#100DaysOfCode - A retrospect

By: Kannan Ramamoorthy On: Wed 04 September 2019
In: Practice
Tags: #100DaysOfCode #Clojure


This is more of a retrospect on the #100DaysOfCode challenge that I took. A challenge in which, I have committed publicly to practice, read or write about Clojure.

This is not a technical post. But more a note of my own experience on the challenge.


One or more or all of the below might be the motivation to take up the challenge,

  • I’m known to myself as a person good at doing focussed work for short span but a person who is not consistent over a prolonged period to do anything on my own. I wanted to change that self-perception and wanted to improve my consistency.

  • Most of the professionals (especially sports, martial artists) have a 'practice time' to perfect their profession. And a 'performance time' in which they showcase/use what they have practiced. But I’m having a feeling that I’m not spending enough time to improve my craftsmanship.

  • Having heard from one of my mentor spoken about the people who have the persistence to sit with a problem for months or years. (ex, Einstien sat with the problem of "The general theory of relativity" for 10 years).

  • About a year back I got introduced to Clojure by one of my colleague and my mentor. Bought a Clojure book and made almost no progress. Somehow wanted to gain good exposure to Clojure.

  • Having read The Practicing Mind which emphasis on focusing the 'Process rather than Product'.

  • Having known about 100DaysOfCode at the right moment as a trigger.

In no way, I’m comparing to some of the greatness mentioned above. Those are just motivations. I realize that I have a long way to go!


After being thought about starting it for a while, at first the thought seemed like a 'huuuge' commitment. So initially, I just started reading and tweeting about Clojure for 3 days without giving a committing (Yeah! its 103 days in total). It went easy and started with it.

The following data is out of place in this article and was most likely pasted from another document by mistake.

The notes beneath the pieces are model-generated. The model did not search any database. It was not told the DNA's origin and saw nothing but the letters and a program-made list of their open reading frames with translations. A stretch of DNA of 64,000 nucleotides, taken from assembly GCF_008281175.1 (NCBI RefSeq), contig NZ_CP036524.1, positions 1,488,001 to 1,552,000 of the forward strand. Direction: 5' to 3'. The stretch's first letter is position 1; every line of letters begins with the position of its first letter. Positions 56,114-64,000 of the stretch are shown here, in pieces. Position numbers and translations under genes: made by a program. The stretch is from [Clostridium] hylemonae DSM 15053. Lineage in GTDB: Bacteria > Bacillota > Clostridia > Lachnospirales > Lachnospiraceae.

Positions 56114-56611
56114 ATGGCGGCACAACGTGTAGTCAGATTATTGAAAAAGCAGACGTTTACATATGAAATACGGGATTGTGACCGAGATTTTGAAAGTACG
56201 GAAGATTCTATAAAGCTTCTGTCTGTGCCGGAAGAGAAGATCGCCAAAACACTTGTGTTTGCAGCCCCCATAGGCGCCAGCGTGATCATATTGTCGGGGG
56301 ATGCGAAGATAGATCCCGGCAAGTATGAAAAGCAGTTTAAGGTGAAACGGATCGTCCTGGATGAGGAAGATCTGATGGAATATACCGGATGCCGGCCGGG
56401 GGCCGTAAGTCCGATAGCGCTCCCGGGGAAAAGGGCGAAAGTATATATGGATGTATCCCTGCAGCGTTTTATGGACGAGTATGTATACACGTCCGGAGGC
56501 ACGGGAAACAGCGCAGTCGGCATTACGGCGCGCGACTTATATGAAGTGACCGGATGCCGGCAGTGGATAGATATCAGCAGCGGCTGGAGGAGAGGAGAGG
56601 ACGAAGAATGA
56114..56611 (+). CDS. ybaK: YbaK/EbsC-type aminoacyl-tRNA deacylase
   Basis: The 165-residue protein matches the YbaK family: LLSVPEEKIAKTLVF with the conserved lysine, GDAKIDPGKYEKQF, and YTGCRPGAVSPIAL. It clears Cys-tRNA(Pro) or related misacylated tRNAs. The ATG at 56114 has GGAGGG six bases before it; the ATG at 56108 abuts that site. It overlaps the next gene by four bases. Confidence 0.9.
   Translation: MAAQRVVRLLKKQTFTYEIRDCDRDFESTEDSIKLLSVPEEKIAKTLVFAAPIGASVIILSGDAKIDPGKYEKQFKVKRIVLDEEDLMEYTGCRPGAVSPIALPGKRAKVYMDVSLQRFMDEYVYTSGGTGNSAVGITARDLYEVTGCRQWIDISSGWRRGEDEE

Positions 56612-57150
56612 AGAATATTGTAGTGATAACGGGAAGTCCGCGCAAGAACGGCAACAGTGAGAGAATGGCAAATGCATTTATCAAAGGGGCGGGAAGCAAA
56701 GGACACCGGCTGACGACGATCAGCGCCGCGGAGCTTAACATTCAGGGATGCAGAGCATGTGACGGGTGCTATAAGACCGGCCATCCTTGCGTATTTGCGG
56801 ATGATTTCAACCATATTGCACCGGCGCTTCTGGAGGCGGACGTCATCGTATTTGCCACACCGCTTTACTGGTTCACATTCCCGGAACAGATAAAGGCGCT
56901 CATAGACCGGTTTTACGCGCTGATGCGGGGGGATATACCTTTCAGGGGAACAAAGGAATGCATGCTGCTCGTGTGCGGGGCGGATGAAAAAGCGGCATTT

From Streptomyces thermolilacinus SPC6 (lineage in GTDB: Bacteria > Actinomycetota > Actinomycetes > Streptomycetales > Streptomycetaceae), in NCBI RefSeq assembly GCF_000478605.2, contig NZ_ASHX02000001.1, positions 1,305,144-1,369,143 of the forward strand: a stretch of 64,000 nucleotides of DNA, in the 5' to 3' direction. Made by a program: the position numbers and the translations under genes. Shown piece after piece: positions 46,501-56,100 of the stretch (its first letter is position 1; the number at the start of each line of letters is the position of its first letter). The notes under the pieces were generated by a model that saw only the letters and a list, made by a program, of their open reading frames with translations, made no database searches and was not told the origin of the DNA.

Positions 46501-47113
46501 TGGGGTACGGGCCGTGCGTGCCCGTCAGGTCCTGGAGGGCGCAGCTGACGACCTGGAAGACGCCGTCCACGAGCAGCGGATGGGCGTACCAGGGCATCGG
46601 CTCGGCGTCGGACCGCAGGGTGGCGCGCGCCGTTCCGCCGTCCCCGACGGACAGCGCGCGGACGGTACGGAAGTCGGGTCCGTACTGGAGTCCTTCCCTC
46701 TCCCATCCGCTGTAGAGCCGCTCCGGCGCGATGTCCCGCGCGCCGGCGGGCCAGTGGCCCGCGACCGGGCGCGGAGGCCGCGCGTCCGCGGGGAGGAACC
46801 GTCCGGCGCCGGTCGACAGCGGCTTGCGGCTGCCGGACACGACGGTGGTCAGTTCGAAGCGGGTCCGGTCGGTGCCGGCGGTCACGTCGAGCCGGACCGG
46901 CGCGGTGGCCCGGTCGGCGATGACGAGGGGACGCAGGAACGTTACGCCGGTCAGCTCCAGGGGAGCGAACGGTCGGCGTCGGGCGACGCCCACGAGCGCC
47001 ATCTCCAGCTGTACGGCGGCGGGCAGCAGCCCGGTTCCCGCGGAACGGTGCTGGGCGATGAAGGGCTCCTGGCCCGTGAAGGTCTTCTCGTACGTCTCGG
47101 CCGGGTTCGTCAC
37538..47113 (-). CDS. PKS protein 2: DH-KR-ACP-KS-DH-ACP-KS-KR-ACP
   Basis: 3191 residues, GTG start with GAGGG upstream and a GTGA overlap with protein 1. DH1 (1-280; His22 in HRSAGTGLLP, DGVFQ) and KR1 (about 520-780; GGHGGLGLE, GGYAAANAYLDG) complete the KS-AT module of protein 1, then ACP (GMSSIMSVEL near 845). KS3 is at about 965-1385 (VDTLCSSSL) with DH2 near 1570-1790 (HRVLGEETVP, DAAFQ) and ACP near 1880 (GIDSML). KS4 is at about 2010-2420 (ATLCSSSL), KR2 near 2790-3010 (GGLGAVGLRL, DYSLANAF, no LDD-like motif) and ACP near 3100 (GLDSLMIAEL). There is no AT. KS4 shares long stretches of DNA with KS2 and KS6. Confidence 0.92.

Some tricks:

  • I focussed only on spending an hour honestly, without keeping any hard commitments. Because when starting with something new, it is possible to judge something as easy and get frustrated with not solving an easy problem.

  • I had 2 modes of learning,

    • Active Mode - Practice, Read or Write about Clojure

    • Passive Mode - Watching Clojure talks

  • At times my personal work demanded more time and energy, I switched to 'Passive Mode' so that all I have to do grasp the talk and take notes for my later readings.

  • Started with and followed a proper material so that the initial path is well defined.

  • While watching the talks or reading, for the things that I’m not clear, made a note under 'What?'/'How?'/'Why?' with a hope that I’ll get to know it as I progress in my learning.

  • Apparently, had to sacrifice the entertainment time and greatly reduced the time that I spend to help my wife.


Below are some of the visible outcomes,

  • Written a couple of articles on Clojure.

  • Done some minor contributions to borkdude/jet, boot-clj/boot-new, borkdude/sci, and Clojure docs.

  • Got exposed to new paradigms such as FP, CLP.

  • It changed my thought process in a numerous way, which I’ll explore more and express in upcoming days.

  • And one more tool to my toolbox.


Having set enough context and exposure, will continue my explorations in silence and share if there are anything worth sharing.


Thanks for all the people who served as Signboards and motivations. Above all to my beloved wife who accommodated my commitment as part of our schedule. _/\_

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For any feedback or corrections, please write in to: kannangce@rediffmail.com

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